Drawing a chuckle

An exhibit at UNR features works that are designed to make people laugh

“Roach Hunt/ Mother and Child Murderers” by Mick Sheldon.

“Roach Hunt/ Mother and Child Murderers” by Mick Sheldon.

Photo By David Robert

The oil painting is by Jim Albertson, and it’s called “Early Work.” It depicts a precocious, blonde, blue-eyed baby girl wearing a beret. She’s sitting on a changing table, up against a wall decorated with wallpaper featuring what appear to be joyous, jumping sheep.

Oh, and one more thing: She’s sitting in a pile of her own feces, looking excitedly at the painting’s viewer as she smears it on a piece of paper underneath her. Apparently, she’s crafting a masterpiece; posted on an adjacent wall and door, respectively, are shit-on-paper works looking just like Edvard Munch’s “Scream” and Leonardo da Vinci’s “Mona Lisa.”

Kinda cute. Kinda funny. Really gross. It fits what the curators of the exhibit Local Humor From the Flatlands had in mind for the show at the Sheppard Fine Arts Gallery.

“It will be like an odd circus,” said exhibit co-curator Mick Sheldon in the curator’s statement. “It will be accessible, provocative, bewildering and, with some works, mildly obscene. It will stir things up like a hot dog and jelly donut soup. It may get you into trouble. It will give the janitor, the maintenance folks and the critics something to grasp onto and dispute. We like it like that, down here where it’s hot and sticky, and we all just have to laugh it off.”

The “down here” that Sheldon speaks about is the Central Valley of California, and the 11 artists on display are from that neck of the woods. Local Humor From the Flatlands is actually the second portion of a Reno-Sacramento art exchange program of sorts; an exhibit, Nevada Zen, featuring 15 Nevada artists, was held last fall at the Center for Contemporary Art in Sacramento.

Sheldon is one of the artists showing wares, and his four paintings are some of the exhibit’s most attention-grabbing pieces. My favorite, “Roach Hunt/Mother and Child Murderers” depicts a simple scene: two women, one older and one younger, battling several enormous cockroaches near a dish-filled sink.

What makes the painting funny and intriguing are its details and the way that Sheldon’s unique style enhances those details. His paintings are loud in the choice of color, the coloring style—it looks like he is in a hurry when he colors, missing some linear black spaces—and the exaggerated features. The mother in “Roach Hunt” is an older socialite—her rectangular, manicured nails, gray hair and cleavage-displaying orange dress show that—and she looks awkward wearing a swimming mask while holding a can of bug spray and a fly swatter. Her daughter, however, looks even more awkward, wearing a swimming mask and a snorkel as she holds a can of bug spray in one hand and a roach in the other. This painting will invoke at least a muted snicker from most who view it.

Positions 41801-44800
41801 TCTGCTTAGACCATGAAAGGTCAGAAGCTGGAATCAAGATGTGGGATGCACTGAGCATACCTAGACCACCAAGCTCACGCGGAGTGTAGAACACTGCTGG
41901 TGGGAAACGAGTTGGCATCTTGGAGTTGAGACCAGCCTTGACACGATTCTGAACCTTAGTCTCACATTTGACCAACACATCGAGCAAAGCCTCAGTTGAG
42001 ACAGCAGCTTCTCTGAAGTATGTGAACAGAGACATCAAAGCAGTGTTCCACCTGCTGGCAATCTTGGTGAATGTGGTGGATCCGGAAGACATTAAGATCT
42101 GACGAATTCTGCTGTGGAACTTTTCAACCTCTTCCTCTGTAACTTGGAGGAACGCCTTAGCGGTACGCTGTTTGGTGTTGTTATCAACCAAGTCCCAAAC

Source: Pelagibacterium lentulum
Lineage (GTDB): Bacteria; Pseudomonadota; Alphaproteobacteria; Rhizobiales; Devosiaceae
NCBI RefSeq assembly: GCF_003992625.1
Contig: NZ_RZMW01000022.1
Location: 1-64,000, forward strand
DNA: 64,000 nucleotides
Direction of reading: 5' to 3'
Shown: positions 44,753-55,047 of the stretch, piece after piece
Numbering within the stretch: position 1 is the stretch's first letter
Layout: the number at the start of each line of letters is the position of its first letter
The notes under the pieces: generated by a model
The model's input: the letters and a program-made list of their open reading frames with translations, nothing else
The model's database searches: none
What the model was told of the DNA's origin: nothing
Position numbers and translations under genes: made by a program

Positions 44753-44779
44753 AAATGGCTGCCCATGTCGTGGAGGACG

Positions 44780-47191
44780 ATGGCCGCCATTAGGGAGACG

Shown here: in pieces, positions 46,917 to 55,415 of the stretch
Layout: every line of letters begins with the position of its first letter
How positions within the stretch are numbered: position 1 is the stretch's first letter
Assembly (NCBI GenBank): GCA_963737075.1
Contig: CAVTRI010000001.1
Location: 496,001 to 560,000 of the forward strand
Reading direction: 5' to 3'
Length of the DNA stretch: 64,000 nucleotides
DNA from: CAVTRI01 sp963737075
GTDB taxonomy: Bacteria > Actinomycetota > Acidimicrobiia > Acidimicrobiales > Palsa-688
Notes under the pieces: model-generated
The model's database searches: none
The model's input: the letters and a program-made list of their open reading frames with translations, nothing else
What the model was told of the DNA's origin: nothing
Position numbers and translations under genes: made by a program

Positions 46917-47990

Paintings aren’t the only works on display, as photos, prints and works of sculpture share the spotlight. In the center of the room are four sculptures of dogs, all of which share several common traits.

First, they’re all cute in that stupid dog sort of way. Their tongues are all lolling out as they each sit on their back legs, their big, brown eyes staring out into space. Second, they all have short names: “Taylor,” “Sacto,” “Pal” and “Mort.” Finally, they all look like someone ran these pooches through a malfunctioning paint factory, as they are all multi-colored mutts in numerous hues beyond calico. We’re talking purples, oranges, greens, yellows, blues—you name the color, and it’s somewhere on the coats of these ceramic canines. There’s something weirdly cheerful about these dogs, and the wild, unnatural colors only enhance that cheerfulness.

Hilarious, sick art abounds in the Sheppard Fine Arts Gallery. It makes me suspect that all of that Central Valley heat may be warping artists’ minds. And that’s not necessarily a bad thing.